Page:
He took the cardboard box from me, and handed me the torch to hold. He tore the flaps off the top of the box and pushed them into the crate. Then he tipped the dog out of the box into the crate, and ripped up the rest of the cardboard, which went on top of the dog.
“This is what the Vikings used to do when the chief died,” he said, unscrewing the can and sloshing petrol into the crate.
The crate wobbled a bit as he lowered it into the pond, but it still floated. He stood up and took his cigarettes and lighter out of his coat. He lit one, took a long puff on it and blew out the smoke.
“May the road rise up to meet you,” he said, and threw the cigarette into the crate.
Nothing happened. He lit another one and tried again, but the crate still didn’t catch fire. It had floated away from the side a little, so he had to kneel on the stone wall and lean over to pull it back in. He splashed some more petrol into it, and then shook the can. It sounded almost empty, so he tipped the rest all over the sides of the crate. He pushed it back onto the water at arm’s length, and then with one hand on the edge of the pond he reached out with his lighter. When he sparked it, the whole crate burst into flames, and dad pulled his arm back so quickly his other hand slipped, and he went into the pond up to his shoulder.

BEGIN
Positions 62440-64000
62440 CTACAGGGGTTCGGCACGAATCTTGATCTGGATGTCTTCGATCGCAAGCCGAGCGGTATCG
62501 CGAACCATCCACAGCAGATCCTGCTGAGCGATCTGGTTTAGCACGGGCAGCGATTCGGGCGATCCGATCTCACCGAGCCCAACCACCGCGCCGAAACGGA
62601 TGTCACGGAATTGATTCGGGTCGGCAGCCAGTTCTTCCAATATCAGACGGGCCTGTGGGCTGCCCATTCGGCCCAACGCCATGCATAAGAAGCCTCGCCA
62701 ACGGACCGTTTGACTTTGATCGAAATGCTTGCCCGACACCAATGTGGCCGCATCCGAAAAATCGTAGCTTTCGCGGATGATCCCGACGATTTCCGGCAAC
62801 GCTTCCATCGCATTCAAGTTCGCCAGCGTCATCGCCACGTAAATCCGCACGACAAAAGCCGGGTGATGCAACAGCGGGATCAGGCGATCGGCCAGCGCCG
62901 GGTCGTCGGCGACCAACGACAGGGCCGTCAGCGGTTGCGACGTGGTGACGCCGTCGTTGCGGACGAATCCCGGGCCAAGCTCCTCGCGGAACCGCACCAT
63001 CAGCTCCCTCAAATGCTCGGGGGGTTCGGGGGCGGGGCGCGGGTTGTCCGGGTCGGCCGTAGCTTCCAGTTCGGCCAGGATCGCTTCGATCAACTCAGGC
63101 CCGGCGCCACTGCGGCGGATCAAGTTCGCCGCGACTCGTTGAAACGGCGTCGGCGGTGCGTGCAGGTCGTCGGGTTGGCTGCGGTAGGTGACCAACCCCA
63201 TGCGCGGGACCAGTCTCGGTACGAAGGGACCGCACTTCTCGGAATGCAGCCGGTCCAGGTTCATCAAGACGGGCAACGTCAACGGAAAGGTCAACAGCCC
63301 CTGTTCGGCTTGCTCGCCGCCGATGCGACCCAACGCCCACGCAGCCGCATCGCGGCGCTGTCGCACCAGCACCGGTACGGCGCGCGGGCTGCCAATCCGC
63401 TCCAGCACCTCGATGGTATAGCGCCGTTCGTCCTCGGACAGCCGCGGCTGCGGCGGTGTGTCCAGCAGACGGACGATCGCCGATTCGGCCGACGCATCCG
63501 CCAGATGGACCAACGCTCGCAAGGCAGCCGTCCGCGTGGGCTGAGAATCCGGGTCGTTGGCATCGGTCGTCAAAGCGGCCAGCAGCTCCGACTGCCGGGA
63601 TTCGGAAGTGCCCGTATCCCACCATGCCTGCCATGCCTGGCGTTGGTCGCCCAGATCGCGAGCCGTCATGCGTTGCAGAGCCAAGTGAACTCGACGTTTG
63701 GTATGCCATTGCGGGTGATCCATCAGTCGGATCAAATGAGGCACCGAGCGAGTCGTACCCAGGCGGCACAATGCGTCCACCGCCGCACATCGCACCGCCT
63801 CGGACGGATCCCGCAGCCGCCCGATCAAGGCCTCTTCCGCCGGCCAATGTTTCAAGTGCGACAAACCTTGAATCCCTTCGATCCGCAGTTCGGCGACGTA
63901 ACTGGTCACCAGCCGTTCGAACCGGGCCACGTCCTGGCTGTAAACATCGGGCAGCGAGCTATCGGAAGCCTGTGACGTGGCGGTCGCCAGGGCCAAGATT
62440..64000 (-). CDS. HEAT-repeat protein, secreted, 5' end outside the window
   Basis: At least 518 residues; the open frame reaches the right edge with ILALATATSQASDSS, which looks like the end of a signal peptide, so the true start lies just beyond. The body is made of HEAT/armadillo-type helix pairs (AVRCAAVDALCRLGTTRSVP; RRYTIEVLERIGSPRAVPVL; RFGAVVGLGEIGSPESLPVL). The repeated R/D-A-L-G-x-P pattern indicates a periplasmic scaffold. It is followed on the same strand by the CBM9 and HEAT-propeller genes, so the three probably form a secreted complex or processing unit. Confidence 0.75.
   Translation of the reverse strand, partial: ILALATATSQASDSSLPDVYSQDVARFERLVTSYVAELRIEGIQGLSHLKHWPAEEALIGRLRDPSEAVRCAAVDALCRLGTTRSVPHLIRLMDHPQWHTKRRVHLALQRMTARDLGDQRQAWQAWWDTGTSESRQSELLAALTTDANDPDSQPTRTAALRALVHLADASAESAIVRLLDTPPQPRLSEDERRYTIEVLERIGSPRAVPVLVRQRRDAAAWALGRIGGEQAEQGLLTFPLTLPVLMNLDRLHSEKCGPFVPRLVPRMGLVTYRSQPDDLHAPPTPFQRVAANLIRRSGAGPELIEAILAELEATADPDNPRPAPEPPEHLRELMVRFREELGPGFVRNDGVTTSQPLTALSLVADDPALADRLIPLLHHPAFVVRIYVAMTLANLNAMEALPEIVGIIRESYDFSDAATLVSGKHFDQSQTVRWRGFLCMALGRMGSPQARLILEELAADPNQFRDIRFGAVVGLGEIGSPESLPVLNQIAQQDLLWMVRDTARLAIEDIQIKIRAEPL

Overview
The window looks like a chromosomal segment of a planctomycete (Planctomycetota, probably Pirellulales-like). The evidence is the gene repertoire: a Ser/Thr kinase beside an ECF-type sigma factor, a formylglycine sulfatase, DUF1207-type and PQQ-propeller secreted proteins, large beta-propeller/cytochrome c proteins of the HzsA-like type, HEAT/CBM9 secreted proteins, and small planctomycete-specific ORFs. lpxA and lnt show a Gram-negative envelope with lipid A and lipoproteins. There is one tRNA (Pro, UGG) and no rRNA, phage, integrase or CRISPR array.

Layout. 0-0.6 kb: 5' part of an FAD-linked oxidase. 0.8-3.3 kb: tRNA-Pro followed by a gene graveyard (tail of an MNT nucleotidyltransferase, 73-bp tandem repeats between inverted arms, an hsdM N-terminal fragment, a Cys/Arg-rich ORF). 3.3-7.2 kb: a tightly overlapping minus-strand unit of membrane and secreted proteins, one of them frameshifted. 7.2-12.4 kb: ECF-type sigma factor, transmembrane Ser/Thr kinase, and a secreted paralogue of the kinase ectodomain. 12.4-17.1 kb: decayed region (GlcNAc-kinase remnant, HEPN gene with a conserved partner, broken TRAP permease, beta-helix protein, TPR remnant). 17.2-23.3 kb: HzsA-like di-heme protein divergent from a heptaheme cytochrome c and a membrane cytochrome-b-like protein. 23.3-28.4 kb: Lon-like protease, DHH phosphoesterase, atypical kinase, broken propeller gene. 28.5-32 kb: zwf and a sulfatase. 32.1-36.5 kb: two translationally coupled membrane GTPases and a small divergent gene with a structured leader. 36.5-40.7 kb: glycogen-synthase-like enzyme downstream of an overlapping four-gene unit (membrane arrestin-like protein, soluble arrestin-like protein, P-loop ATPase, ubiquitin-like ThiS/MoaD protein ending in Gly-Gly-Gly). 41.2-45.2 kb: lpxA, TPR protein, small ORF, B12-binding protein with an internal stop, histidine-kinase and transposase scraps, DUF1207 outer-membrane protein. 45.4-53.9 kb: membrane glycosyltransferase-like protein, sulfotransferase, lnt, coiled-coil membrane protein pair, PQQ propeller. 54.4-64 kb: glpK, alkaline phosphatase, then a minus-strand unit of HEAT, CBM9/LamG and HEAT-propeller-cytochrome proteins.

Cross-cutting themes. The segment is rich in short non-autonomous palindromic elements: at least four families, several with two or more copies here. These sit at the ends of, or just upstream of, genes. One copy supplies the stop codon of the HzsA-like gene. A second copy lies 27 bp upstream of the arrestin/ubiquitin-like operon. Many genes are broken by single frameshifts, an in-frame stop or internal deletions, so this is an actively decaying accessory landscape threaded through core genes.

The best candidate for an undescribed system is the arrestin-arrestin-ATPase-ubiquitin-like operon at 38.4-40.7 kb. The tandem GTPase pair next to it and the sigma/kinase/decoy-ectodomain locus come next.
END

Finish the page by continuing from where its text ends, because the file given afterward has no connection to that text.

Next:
“Jesus!” he said laughing. “Now we’re cooking.”
The whole pond was lit up by the flames. He sat cross-legged on the grass and tested his lighter. It still worked, so he lit another cigarette, and I sat down next to him. The crate floated further away, the sparks from the fire drifting up into the sky.
“See, this way,” he said, “we burn the evidence, and then it sinks.” The fire fizzed and popped as we watched it.
The smoke was black, and smelt bad, but it was blowing away from us, and the breeze was pushing the crate across the pond, until it got stuck in some weeds. The flames were twisting around, taller than me, and reaching up into the branches of the tree above it. The thinnest branches glowed red, and then fell off into the water, but then the fire started to spread across the branches and into the rest of the tree. The leaves started to burn and drift into the air.
“Jesus,” Dad said. He shone the torch into my face and then started laughing. “Have you ever seen anything like that?”
The tree was all flames now, and burning so fast it roared as it reached into the trees next to it. I could feel my cheeks getting warm.
“The dog’s gone,” Dad said, pointing the torch at where the crate had been.
The burning tree groaned, as the top of it split away and crashed to the ground, throwing sparks everywhere. It was like a bonfire.
“Oi!” we heard someone shout. “Who’s there?”
Straight away, Dad switched off the torch, and held me still. I couldn’t tell where the voice had come from.
“Run!” Dad said, and he scrambled onto his feet and took off, away from the pond.